October 4, 2002 |
AFTER SEPT. 11, many feared that the war on terror would inspire mass government restrictions on free speech. And a fistful of public critics of the war (Bill Maher and two small-town journalists) were indeed fired, boycotted or suspended. Most of that hysteria died down soon enough - but not at our universities. A year later, on college campuses, we are still suspending professors and beating up students with unpopular viewpoints. And what's more, we do all this under the pretext of fostering openness and free expression.
June 3, 1999 |
Sometimes even Supreme Court justices resort to spin control. In announcing the court's 5-4 decision that schools may be held liable for sexual harassment by students, Justice Sandra Day O'Connor dismissed the concerns of her dissenting colleagues. She was not worried, she said, that the ruling would "teach little Johnny a perverse lesson in federalism" by imposing a national civility code on every school that receives federal money. Instead, she said, the decision assures that "little Mary may attend class.
December 7, 1998
Small towns are not museum set pieces: Use them I live and work in a small town with an old-fashioned downtown shopping area (Inquirer, Nov. 26). Not a pseudo-downtown, or a manipulated downtown - the real thing. I run a bookstore that has continually served my community for almost 70 years. So what's happening in our downtown? Well, when the shopkeepers get together, talk is of bills unpaid and rents late and where are the people? At the mall? Online? Aren't downtowns coming back?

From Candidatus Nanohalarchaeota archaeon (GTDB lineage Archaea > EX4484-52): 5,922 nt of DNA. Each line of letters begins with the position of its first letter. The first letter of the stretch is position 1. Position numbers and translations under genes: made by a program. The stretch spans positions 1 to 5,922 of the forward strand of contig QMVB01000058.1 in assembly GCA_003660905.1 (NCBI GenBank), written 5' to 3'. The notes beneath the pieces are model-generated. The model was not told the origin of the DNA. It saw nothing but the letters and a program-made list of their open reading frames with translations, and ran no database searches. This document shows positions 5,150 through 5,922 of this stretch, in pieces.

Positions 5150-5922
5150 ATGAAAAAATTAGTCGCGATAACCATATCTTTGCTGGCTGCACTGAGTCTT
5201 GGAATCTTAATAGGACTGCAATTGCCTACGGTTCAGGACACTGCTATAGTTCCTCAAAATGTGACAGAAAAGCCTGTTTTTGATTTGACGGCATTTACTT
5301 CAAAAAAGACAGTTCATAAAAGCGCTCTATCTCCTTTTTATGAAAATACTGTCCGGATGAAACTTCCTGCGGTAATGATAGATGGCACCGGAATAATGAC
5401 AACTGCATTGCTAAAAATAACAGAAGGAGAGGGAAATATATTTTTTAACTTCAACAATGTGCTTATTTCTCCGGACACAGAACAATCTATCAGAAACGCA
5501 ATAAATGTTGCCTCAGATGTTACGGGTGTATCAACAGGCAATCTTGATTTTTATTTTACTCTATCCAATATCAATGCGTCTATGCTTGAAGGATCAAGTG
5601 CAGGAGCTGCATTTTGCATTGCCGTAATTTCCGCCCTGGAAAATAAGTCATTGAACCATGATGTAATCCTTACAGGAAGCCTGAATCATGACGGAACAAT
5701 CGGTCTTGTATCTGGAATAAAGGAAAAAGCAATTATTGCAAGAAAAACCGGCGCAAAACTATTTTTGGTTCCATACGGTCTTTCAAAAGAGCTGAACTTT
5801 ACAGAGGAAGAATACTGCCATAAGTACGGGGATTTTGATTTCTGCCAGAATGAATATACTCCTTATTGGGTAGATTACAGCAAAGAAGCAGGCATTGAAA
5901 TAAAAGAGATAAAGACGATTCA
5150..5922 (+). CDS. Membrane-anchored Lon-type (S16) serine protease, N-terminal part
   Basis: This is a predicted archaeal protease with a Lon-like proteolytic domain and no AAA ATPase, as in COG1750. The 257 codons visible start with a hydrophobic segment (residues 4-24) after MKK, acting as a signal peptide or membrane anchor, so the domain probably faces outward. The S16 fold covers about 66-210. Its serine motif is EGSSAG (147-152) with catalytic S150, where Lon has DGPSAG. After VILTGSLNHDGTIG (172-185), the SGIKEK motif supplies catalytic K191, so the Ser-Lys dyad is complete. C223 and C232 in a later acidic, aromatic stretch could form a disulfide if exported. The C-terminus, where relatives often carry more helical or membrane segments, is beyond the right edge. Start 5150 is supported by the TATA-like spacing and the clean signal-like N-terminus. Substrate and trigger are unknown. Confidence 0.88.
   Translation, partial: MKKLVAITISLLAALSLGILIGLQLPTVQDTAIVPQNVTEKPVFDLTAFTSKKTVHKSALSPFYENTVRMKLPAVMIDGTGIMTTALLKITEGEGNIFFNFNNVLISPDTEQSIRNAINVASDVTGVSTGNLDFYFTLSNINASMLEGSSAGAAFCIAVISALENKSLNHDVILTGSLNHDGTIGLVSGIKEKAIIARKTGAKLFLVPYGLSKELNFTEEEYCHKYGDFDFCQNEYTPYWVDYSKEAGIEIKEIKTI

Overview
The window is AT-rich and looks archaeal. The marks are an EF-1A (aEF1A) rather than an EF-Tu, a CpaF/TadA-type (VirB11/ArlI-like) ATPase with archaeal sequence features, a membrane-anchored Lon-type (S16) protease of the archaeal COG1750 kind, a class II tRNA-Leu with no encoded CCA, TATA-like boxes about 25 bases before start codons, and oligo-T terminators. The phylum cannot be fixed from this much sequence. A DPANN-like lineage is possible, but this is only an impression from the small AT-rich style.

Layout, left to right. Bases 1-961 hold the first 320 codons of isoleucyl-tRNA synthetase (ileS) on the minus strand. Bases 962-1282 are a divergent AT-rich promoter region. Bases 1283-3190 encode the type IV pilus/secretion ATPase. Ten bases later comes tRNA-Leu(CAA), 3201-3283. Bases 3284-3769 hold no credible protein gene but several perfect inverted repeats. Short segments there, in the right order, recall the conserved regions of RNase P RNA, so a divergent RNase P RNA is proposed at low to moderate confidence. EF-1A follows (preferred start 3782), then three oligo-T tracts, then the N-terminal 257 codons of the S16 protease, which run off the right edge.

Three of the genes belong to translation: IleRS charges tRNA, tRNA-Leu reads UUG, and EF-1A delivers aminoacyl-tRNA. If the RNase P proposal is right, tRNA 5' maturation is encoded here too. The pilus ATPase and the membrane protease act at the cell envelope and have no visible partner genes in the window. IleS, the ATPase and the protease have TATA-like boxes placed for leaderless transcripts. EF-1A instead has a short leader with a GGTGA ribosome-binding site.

October 16, 1998 |
Alan Charles Kors, professor of history and scholar of the Enlightenment, is outraged over what he sees happening on America's campuses. It springs, he says, from a sense that he has been personally betrayed. As a Princeton graduate in the 1960s, he decided on a career in academe because he relished the prospect of engaging in "free inquiry" into vital questions of human existence. He had not imagined, he says, that he would end up in one of "the most unfree, regimented" and intellectually circumscribed professions in America.
November 10, 1995 |
In the aftermath of a vicious election campaign in which people accused one another of wielding words as weapons, the North Penn school board began debate on a hate-speech code. The board voted unanimously to adopt such a policy at a raucous Sept. 5 meeting, when it met to act on the findings of an investigator who had concluded that board Vice President Donna Mengel had made an anti-Semitic remark. Wednesday night, many at the sparsely attended meeting were Mengel supporters, and they took the opportunity to lambaste the two people who had helped publicize the accusation against her: Board Solicitor Charles Potash, who wrote the letter to the board accusing Mengel of the remark, and board member Carmen Leahy, who gave copies to the media.